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Scala Maps and Sorting

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Scala Maps and Sorting

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This is blog entry originally written in the middle May 2014. I also seem to writing this code every 3 months or so and then I forgot. So I need a trigger to remember exactly how to work Scala Maps and sort the entries by key.


Let’s break out the Scala REPL.

Welcome to Scala version 2.10.4 (Java HotSpot(TM) 64-Bit Server VM, Java 1.7.0_51).
Type in expressions to have them evaluated.
Type :help for more information.

We will create a map of collection of String associated with Integer elements. This data might have come a key value storage or you may have a similar requirement to work with statistical data.

scala> val map = Map( "Jane" -> 3, "Peter" -> 10, "Steve" -> 1, "Anna" -> 5, "Megan" -> 15, "Brian" -> 7, "Sally" ->  8 )
map: scala.collection.immutable.Map[String,Int] = Map(Megan -> 15, Anna -> 5, Jane -> 3, Brian -> 7, Steve -> 1, Sally -> 8, Peter -> 10)

In order to sort the data structure, we then convert the map to list collection of tuples.

scala> map.toList
res1: List[(String, Int)] = List((Megan,15), (Anna,5), (Jane,3), (Brian,7), (Steve,1), (Sally,8), (Peter,10))

Now we can sort using the tuples. Here is the descending order on the values:

scala> map.toList.sortWith( (x,y) => x._2 > y._2 )
res2: List[(String, Int)] = List((Megan,15), (Peter,10), (Sally,8), (Brian,7), (Anna,5), (Jane,3), (Steve,1))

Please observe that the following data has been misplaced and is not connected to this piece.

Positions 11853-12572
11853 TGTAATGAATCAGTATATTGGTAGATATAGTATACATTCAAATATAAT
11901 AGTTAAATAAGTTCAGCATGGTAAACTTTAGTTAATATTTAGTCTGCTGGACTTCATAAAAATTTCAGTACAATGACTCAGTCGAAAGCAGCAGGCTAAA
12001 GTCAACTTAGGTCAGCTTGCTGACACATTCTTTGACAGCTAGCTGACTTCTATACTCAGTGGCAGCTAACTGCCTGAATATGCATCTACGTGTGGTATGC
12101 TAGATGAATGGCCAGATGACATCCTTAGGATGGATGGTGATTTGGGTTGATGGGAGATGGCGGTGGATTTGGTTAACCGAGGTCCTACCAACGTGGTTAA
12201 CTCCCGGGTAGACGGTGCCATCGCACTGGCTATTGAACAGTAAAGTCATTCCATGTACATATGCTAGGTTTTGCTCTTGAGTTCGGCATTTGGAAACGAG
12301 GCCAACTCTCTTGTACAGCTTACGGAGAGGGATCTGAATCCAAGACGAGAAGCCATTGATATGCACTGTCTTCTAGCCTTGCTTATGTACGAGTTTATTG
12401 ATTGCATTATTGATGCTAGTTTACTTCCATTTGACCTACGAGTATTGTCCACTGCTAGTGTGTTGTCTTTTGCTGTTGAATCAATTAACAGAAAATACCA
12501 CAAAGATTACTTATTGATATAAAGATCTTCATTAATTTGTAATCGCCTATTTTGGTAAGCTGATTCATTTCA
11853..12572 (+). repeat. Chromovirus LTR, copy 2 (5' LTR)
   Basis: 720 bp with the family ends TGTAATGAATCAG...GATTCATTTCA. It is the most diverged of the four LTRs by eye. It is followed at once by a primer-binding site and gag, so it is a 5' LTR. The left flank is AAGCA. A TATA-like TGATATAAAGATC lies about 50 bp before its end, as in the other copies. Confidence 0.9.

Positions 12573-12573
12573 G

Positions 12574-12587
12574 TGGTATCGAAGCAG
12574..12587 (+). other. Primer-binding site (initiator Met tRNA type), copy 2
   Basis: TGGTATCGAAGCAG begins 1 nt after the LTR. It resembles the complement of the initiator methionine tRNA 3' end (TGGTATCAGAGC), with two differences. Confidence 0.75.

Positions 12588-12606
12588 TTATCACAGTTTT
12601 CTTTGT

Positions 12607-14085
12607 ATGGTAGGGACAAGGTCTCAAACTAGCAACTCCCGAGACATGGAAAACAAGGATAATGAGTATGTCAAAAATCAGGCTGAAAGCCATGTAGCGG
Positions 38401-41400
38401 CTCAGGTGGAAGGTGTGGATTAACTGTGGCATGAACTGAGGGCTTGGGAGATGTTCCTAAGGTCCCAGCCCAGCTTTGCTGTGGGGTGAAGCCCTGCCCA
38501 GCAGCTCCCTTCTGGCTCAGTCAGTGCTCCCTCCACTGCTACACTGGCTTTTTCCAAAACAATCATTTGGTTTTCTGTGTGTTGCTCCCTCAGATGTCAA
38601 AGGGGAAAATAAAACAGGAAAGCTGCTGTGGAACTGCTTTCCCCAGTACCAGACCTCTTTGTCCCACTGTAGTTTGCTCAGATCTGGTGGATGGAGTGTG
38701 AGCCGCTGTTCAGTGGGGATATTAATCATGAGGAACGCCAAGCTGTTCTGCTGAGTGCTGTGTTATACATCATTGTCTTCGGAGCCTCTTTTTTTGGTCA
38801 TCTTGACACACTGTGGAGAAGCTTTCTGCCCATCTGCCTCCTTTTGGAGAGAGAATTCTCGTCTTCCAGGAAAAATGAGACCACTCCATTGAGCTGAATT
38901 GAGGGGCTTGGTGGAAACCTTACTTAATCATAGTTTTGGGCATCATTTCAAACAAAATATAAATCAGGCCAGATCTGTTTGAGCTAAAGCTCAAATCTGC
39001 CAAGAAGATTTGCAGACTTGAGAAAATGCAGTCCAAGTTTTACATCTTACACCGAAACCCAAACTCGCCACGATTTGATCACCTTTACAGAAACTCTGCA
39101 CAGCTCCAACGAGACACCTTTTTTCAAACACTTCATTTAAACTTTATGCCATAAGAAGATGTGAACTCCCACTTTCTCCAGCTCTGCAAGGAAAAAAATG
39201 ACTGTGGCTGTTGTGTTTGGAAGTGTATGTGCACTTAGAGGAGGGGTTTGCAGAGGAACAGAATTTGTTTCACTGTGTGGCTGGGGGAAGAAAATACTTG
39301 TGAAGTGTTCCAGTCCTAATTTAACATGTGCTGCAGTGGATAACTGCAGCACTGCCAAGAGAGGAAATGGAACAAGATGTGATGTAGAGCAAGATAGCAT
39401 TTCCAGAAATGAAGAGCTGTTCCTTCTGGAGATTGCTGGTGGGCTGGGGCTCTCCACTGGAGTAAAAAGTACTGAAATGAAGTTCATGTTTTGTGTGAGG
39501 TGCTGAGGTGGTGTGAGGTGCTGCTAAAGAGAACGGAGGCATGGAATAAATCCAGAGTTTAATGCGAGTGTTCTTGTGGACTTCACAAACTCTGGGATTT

Here is the ascending order on the values

scala> map.toList.sortWith( (x,y) => x._2 < y._2 )
res3: List[(String, Int)] = List((Steve,1), (Jane,3), (Anna,5), (Brian,7), (Sally,8), (Peter,10), (Megan,15))

Here is another tip. Let’s say you need to create a histogram of 100 different product items. You can create this data structure
immutable at the beginning. However, as you are building the statistic, you may prefer to use an mutable collection map instead.

 val buckets = collection.mutable.Map.empty[Int,Int]
    buckets ++= (1 to 100).toList.map{ x => (x,0) }.toMap

Now in your statistic gathering part, you can write something like this:

val keyName: String = ???
    val keyIndex: Integer = convertNameToIndex(keyName)
    buckets(keyIndex) =  buckets.getOrElse(keyIndex, 0) + 1

And then render the sorted data into a top ten products

val sortedProducts = buckets.toList.sortWith{ (x,y) => x._2 > y._2 }
 println(sortedProducts.take(10))

That’s all.

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Published at DZone with permission of Peter Pilgrim, DZone MVB. See the original article here.

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